Abbott Waffles on Debating Davis

Guv. candidate can't decide if he's up for a debate

Abbott (l) and Davis
Abbott (l) and Davis
Photos by Jana Birchum/John Anderson

Is Attorney General Greg Abbott serious about a televised debate for the governor's race? This week he has hemmed, hawed, and backflipped on his commitment to face Sen. Wendy Davis, D-Fort Worth, leaving even fellow Republicans wondering why he will not be recorded before a live studio audience.

In May, Abbott and Davis played a game of debate chicken: Abbott wanted two televised events, while Davis countered with a schedule of six. Abbott refused to engage, and so they settled on two dates (see "The Debating Game," May 19). The first was to be Sept. 19 in McAllen, hosted by The McAllen Monitor, KGBT-TV Action 4 News, and KLTM Telemundo 40: This debate would be broadcast only locally, with live Internet streaming video for audiences beyond the Rio Grande Valley. The second was to be Oct. 3 in Dallas, hosted by the Texas Tribune and WFAA-TV, to be rebroadcast statewide on all Gannett stations in Texas, including KVUE in Austin.

However, those plans were far from set in stone. On July 10, the Monitor reported that the candidates had agreed to most terms, including relocating the debate to Edinburg. However, Abbott refused to have an in-studio audience, and so negotiations seemingly collapsed. As for the Dallas debate, it was rescheduled for Sept. 30; then, on Aug. 29, Abbott backed out, citing concerns about the format that he had agreed to months ago.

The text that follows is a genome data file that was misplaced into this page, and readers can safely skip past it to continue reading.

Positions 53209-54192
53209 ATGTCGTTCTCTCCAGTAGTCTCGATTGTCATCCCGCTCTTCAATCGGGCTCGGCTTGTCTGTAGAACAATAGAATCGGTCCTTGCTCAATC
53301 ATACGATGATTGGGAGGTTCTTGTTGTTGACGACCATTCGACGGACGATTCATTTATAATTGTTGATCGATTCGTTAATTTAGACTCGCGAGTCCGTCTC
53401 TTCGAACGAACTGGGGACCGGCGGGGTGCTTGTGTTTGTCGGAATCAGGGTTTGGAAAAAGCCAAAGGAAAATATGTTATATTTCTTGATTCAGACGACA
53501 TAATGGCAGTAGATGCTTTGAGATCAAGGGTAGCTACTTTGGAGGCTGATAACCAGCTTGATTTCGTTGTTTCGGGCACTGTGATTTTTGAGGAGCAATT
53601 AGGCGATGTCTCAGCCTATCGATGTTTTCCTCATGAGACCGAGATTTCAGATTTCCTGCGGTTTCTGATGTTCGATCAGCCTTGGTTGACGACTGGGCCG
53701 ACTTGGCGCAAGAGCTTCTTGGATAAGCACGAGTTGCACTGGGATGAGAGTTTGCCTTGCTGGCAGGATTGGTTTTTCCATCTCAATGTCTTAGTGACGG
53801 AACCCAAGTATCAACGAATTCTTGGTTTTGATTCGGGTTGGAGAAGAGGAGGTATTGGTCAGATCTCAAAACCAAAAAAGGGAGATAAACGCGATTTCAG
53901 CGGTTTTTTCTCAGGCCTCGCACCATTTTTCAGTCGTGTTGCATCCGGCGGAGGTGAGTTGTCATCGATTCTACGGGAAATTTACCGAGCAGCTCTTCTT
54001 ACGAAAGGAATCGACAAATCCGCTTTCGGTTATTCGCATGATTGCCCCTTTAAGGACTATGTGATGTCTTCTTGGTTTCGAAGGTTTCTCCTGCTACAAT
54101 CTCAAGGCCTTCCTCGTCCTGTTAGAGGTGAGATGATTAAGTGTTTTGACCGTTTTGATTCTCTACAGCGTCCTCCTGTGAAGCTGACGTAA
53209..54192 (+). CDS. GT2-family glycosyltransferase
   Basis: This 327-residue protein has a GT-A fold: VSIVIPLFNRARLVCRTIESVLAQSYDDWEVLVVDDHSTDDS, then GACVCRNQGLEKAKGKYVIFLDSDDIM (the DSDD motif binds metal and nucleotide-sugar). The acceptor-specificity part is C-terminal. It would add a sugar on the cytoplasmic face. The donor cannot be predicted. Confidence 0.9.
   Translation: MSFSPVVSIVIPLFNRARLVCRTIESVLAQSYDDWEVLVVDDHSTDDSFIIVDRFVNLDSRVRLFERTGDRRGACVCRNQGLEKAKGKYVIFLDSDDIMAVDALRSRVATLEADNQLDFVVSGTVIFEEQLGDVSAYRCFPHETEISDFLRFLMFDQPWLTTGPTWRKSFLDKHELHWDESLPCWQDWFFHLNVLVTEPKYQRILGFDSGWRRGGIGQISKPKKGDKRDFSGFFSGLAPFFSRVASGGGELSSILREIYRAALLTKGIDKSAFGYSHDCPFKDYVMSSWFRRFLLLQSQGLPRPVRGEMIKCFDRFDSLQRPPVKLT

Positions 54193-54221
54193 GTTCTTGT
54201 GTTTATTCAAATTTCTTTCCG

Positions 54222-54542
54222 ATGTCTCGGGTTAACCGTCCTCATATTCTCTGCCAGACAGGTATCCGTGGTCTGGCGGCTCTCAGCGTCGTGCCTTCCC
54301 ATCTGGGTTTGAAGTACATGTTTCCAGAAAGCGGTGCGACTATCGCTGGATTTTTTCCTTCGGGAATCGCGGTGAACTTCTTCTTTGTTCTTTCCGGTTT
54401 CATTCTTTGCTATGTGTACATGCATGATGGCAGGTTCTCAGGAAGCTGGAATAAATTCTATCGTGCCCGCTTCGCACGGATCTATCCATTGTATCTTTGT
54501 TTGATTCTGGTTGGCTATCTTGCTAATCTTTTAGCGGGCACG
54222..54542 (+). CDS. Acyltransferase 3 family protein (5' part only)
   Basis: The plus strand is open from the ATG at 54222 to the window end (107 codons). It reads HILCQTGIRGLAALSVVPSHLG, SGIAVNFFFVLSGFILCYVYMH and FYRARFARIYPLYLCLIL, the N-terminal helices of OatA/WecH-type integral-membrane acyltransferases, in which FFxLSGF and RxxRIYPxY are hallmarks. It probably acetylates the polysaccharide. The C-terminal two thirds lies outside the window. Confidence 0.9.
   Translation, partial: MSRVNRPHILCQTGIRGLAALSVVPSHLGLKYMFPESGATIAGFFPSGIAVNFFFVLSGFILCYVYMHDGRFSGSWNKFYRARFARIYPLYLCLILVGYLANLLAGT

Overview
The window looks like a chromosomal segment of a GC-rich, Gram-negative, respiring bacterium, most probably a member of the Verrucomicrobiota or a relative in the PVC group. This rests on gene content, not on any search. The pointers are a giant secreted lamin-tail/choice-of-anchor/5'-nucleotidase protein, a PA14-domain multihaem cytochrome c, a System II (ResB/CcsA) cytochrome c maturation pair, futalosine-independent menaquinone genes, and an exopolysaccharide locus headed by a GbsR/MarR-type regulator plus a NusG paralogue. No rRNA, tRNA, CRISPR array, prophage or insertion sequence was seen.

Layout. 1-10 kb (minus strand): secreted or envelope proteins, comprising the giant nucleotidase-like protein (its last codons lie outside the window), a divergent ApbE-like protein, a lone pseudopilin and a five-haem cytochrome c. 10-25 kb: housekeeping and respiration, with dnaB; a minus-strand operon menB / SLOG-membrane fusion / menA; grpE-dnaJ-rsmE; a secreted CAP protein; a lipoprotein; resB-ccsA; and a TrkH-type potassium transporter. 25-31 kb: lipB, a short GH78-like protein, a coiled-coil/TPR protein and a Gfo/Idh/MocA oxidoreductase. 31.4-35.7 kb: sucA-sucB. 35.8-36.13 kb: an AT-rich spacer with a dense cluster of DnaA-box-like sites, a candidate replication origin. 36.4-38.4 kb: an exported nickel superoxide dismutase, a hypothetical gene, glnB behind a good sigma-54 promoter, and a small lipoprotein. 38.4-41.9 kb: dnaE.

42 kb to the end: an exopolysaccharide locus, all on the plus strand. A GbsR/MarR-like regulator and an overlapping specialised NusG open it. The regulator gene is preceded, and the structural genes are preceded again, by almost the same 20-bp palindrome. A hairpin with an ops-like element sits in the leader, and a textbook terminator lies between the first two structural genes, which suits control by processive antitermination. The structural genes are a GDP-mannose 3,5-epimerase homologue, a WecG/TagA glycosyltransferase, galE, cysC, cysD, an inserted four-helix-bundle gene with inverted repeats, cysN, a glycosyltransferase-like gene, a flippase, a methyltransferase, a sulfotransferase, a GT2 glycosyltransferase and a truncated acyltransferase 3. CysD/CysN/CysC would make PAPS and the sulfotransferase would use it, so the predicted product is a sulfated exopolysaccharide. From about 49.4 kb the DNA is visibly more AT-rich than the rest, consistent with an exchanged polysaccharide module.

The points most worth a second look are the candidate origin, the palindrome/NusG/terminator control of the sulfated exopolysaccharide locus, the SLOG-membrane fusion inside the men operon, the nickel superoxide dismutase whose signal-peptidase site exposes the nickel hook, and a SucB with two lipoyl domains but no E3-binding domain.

That was not the end of Abbott's gameplaying. First, the Monitor said the Valley debate was still on. Then Abbott unilaterally announced he was committing to a different statewide Sept. 30 event, one he had previously rejected, this time sponsored by KERA, NBC5/KXAS-TV, Telemundo 39, and The Dal­las Morning News. Davis' campaign was dismissive of this inexplicable bait-and-switch. Spokesman Zac Petkanas said, "Greg Abbott's commitments don't mean very much."

Rep. Dawnna Dukes, D-Austin, voiced astonishment that Abbott was so eager to avoid a studio audience. She said, "How can you be a former justice and an attorney general, and not be a debater?" Even a few Republicans rolled their eyes at Abbott's bizarre maneuvering. Sen. John Carona, R-Dallas, said, "I'm a staunch Repub­lican, but this is one more embarrassing move by a Republican candidate that either can't or won't defend his position on the issues."

Libertarian gubernatorial candidate Kathie Glass came up with her own proposal to fix the impasse: If Davis and Abbott can't be in the same room, she offered to debate each separately. "Problem solved."

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